Sufferers of an asbestos-related condition, pleural plaques, are to be denied the right to claim compensation, even when the condition has been caused by negligence, following a landmark decision in the House of Lords.
The judgment reverses the long-standing practice of paying compensation in pleural plaque cases. It is estimated that the decision will save insurance companies as much as £1.5bn in claims from those diagnosed with the condition.
Pleural plaques are areas of scarring to the lining of the lungs and are usually caused by exposure to asbestos. Although the scarring is benign in itself, those diagnosed with the condition fear that they could also be at risk of developing other asbestos-related illnesses, such as asbestosis or mesothelioma.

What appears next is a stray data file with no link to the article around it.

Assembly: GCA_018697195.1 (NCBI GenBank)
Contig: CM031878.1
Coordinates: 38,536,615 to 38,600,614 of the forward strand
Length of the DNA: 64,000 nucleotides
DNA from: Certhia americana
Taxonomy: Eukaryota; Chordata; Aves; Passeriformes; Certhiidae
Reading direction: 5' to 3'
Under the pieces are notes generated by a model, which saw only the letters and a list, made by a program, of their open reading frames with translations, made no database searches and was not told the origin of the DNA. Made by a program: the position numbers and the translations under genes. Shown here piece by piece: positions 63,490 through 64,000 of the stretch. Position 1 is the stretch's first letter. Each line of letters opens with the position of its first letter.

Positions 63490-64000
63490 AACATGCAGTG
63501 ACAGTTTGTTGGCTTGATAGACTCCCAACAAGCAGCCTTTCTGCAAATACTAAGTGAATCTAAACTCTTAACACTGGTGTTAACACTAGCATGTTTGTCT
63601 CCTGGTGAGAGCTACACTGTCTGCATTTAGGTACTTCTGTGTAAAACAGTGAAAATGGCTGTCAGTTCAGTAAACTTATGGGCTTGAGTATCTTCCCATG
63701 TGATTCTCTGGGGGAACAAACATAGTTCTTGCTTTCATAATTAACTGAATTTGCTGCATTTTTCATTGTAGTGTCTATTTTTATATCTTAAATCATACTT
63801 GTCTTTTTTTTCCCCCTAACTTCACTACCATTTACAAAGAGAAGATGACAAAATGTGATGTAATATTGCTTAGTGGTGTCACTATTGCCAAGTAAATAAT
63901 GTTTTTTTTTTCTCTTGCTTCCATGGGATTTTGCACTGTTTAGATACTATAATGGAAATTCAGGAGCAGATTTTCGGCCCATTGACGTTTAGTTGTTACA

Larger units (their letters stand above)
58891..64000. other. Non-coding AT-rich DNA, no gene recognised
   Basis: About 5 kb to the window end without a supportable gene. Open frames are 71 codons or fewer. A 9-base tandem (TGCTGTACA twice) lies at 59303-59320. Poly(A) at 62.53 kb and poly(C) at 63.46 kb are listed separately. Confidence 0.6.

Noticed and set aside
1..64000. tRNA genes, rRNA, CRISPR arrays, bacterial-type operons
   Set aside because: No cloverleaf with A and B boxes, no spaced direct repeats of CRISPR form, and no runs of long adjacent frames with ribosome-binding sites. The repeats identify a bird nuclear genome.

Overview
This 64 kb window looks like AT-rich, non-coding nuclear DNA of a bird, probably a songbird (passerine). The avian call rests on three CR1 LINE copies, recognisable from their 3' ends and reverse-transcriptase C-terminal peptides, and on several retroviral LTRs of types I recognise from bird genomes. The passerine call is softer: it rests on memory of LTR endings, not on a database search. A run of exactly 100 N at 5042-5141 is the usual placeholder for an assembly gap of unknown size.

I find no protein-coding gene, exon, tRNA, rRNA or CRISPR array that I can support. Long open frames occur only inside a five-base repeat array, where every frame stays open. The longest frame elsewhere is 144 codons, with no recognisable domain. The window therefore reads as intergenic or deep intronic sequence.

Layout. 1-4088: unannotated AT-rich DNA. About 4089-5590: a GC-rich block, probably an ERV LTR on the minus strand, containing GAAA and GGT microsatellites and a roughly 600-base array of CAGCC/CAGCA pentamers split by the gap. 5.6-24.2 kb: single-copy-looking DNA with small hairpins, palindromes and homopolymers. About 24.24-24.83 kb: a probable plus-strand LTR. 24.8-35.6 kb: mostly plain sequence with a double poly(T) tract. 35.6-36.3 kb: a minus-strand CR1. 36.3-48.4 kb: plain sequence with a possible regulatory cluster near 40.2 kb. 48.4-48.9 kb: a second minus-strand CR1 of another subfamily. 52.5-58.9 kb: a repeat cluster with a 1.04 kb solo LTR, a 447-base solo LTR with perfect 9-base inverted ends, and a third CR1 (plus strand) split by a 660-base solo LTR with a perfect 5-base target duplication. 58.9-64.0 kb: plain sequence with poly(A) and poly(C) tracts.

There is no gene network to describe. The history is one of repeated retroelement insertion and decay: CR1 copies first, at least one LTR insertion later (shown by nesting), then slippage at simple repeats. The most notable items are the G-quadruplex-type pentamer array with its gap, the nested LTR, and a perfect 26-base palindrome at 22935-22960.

The House of Lords was reviewing the decision in a test case considered by the Court of Appeal early last year. The claims were brought by four victims and centred on whether the plaques can be viewed in themselves as an injury for which damages can be claimed and whether the fear of possibly contracting a full-blown asbestos-related disease amounted to damage.
The Law Lords ruled that development of the plaques was insufficient basis for a claim. The condition is now technically considered to be 'not an illness' as it produces no symptoms. In addition, in the Lords’ view neither the risk of future illness nor the anxiety associated with pleural plaques was sufficient to support a cause of action.
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